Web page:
But his warmth and generosity didn’t just end there. Thirty-eight years ago, Zeng also volunteered to teach orphaned children in an old, dingy, abandoned warehouse that was converted into a school in the ’60s. Now at the age of 56 and doing double duty as headmaster of the school, Zeng has taught more than 600 children — 10 of whom have even gone on to study at universities in China. He is also the only teacher at this institution.
To this day, he continues to teach his current 13 students with curricula that he plans and prepares by himself, but also makes sure to include fun activities.
The crafty man also teaches his students the art of paper-folding.
In addition to being a fatherly figure to his grandchildren and students, Zeng is also the village handyman and always steps up to fix satellite TVs wherever there may be a bad connection. On top of all of that, he returns home every day to tend to his three acres of rice fields.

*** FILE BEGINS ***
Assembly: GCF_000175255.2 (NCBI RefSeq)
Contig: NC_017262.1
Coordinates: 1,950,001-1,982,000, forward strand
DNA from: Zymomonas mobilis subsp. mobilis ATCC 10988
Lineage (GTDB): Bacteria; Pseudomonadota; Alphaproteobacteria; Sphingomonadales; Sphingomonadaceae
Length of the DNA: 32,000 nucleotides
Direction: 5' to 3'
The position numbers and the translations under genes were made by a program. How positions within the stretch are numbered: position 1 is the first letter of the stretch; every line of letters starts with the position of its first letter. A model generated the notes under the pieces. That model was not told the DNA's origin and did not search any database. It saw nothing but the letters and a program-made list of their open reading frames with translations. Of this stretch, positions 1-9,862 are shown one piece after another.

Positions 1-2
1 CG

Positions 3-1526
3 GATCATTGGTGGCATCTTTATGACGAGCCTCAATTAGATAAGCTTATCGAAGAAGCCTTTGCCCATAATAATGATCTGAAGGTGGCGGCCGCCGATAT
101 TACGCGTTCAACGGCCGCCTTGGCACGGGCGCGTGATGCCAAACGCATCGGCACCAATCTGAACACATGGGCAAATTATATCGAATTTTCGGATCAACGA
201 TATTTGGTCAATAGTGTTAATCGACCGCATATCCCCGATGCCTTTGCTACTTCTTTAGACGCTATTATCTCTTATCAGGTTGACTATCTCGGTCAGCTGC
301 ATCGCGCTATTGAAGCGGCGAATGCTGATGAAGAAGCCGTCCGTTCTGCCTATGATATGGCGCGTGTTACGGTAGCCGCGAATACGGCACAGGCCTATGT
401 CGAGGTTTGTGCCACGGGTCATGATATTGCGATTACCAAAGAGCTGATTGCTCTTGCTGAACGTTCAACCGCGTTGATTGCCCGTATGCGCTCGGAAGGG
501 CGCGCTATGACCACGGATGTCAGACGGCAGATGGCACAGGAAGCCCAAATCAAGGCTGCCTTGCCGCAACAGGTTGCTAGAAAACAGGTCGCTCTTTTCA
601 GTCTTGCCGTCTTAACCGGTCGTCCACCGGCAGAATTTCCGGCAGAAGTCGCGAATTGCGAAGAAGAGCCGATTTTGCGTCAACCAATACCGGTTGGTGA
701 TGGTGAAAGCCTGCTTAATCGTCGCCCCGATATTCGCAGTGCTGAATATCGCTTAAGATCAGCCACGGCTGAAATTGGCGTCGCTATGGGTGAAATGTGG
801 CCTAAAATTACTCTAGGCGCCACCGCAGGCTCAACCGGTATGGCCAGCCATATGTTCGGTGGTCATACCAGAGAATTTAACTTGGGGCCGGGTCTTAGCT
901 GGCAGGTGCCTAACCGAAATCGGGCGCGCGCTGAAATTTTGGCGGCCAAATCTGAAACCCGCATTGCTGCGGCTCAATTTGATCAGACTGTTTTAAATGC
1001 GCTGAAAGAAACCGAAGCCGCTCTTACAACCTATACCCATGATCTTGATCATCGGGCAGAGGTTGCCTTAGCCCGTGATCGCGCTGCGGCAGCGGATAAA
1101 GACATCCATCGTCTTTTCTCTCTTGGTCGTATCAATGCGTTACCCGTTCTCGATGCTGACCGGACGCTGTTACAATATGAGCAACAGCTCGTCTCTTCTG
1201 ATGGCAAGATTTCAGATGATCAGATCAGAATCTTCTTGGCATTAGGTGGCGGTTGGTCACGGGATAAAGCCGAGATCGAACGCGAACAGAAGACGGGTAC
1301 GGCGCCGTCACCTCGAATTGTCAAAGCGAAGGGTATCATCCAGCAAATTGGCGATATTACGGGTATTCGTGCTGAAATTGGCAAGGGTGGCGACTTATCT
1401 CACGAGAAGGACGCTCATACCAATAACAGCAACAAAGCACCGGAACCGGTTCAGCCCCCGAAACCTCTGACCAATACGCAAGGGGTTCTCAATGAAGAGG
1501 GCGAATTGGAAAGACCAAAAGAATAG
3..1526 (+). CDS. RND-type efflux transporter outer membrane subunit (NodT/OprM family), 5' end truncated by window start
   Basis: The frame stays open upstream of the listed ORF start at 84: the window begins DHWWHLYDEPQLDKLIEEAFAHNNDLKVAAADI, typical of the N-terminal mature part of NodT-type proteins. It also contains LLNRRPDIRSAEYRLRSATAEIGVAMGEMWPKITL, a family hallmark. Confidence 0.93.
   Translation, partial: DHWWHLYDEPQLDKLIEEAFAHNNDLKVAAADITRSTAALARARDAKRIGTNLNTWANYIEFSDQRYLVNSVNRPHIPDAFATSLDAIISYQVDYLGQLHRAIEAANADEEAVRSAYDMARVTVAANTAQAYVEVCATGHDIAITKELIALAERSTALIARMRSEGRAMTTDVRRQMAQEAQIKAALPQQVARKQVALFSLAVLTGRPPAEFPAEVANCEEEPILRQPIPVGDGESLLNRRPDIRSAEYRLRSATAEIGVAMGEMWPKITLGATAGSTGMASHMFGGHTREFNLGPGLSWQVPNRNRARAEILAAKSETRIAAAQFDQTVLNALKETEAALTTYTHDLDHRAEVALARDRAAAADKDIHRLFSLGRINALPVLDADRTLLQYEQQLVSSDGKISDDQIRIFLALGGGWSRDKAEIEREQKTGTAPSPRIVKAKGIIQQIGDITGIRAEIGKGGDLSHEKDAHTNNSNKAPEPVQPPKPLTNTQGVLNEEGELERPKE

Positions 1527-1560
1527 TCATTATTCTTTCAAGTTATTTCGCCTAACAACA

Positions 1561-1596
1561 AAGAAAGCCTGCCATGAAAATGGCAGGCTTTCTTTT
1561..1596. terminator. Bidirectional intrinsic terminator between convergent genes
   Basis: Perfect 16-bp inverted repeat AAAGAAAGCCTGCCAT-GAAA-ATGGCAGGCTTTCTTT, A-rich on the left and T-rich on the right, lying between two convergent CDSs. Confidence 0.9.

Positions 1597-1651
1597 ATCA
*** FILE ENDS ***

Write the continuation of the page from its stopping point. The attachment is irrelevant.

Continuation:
Zeng, who was nominated as one of the best village teachers in Hunan, says he has plans to retire in four years, but that he “has never regretted” the last 38 years of his life, single-handedly teaching hundreds of children.
American Girl Dolls is a popular line of 18-inch dolls with accompanying books, clothes and accessories. First released in 1986, the dolls and their stories were originally intended to focus on various periods in American history.
In recent years, when the dolls began telling stories of modern and contemporary life, American Girl Dolls became known for even more than teaching history. The dolls have received much praise for the diversity within their products. They have not only introduced dolls of various ethnicities and religions, they’ve even introduced dolls without hair and a hearing aid accessory for the dolls.
American Girl Dolls believe that by having dolls that they can relate to, girls can feel more comfortable in their own skin and will have an easier time accepting themselves. But despite the diverse choices, 10-year-old Melissa Shang still could not relate to the dolls she loved. That is why she began a petition to release an American Doll with a disability.